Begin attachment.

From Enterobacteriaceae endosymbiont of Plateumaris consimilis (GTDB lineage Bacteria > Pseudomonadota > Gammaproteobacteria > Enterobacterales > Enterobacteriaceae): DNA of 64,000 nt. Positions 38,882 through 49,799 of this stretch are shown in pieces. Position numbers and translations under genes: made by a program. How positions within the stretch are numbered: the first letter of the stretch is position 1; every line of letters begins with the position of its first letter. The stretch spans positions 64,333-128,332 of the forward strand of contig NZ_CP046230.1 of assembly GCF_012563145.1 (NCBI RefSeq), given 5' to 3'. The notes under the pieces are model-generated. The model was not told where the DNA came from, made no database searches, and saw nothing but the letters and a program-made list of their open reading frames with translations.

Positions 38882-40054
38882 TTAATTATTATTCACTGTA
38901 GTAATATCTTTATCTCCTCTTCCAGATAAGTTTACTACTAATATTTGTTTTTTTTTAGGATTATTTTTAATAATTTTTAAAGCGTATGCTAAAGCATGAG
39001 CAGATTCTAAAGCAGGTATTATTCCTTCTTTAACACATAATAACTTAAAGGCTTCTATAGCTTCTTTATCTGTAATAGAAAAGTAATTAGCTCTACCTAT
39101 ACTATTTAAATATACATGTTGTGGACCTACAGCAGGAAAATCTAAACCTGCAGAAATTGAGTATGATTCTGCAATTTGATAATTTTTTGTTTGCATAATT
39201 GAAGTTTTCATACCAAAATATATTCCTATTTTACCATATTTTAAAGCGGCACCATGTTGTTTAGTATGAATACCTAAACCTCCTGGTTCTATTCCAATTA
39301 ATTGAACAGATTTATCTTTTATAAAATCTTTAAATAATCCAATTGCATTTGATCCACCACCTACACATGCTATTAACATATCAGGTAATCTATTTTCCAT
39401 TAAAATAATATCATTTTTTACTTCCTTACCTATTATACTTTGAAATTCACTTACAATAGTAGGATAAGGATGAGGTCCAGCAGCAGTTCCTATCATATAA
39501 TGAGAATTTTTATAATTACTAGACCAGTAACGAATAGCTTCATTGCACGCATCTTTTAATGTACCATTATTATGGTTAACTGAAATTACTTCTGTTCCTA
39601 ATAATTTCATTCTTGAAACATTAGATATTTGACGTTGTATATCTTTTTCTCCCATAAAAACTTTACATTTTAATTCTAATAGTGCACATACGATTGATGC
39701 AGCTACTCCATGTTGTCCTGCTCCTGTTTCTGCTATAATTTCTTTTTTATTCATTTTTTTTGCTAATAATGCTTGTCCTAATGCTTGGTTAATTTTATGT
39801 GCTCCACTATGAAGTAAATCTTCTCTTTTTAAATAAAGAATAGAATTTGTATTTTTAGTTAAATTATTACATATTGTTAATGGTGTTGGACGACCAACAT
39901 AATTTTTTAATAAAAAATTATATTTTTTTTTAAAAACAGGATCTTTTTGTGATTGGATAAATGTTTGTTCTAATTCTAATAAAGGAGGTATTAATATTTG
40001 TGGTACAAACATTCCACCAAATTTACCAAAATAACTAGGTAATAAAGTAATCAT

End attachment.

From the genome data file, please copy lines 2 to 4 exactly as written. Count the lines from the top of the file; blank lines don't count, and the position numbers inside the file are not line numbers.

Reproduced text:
Positions 38882-40054
38882 TTAATTATTATTCACTGTA
38901 GTAATATCTTTATCTCCTCTTCCAGATAAGTTTACTACTAATATTTGTTTTTTTTTAGGATTATTTTTAATAATTTTTAAAGCGTATGCTAAAGCATGAG